U.S. West Texas Intermediate and international-benchmark Brent crude oil funds are trading lower early Friday amid concerns over rising U.S. production. However, losses are being tempered by another decline in U.S. crude inventories.
According to the U.S. Energy Information Administration, U.S. crude production rose to 9.75 million barrels per day (bpd), up from 9.49 the previous week. This puts production back on the path towards 10 million barrels which it should reach soon.
In other news, U.S. crude inventories fell 6.9 million barrels in the week to January 12, to 412.65 million barrels. That’s their lowest seasonal level in three years and below the five-year average marker around 420 million barrels.
The current weakness is not unexpected. The market started to look saturated with hedge fund longs about a week ago. The anticipated correction is not expected to be a trend changing event, but something that may be necessary to alleviate some of the upside pressure and to prevent the market from overheating.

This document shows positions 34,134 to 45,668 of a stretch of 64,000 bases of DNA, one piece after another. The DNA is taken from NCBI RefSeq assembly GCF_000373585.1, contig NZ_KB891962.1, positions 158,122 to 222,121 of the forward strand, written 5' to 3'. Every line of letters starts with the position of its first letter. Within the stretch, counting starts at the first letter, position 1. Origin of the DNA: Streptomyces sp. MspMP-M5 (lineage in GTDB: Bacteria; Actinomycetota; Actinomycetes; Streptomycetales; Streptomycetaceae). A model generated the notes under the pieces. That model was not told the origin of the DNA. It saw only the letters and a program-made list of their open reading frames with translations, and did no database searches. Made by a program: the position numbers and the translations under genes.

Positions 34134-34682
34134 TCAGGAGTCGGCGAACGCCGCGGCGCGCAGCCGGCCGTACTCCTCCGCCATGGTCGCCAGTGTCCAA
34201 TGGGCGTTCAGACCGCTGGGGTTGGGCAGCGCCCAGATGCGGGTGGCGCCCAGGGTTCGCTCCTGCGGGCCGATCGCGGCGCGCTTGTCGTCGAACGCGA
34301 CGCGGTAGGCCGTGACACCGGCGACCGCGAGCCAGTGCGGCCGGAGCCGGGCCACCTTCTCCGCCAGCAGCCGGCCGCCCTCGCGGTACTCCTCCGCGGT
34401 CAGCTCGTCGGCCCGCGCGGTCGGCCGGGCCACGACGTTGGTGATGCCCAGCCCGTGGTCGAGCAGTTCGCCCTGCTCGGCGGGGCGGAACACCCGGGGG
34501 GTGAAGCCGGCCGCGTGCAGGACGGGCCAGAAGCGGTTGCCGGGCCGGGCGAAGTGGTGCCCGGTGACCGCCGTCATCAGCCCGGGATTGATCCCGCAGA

After a more than month-long rally, the hedge funds are likely to start lightening up on the long side. They have two objectives. One, they want to book cash and invest in other opportunities, and two, they would like to see prices fall to more favorable price levels so they can re-enter on the long side.
Over the long-run, prices look well-supported because the OPEC production cuts are working to drive done global supplies. We’re just looking for a short-term price adjustment.
The best value zone for WTI crude oil is $60.41 to $59.38. Brent crude’s target is $65.52 to $64.53.
This article was originally posted on FX Empire
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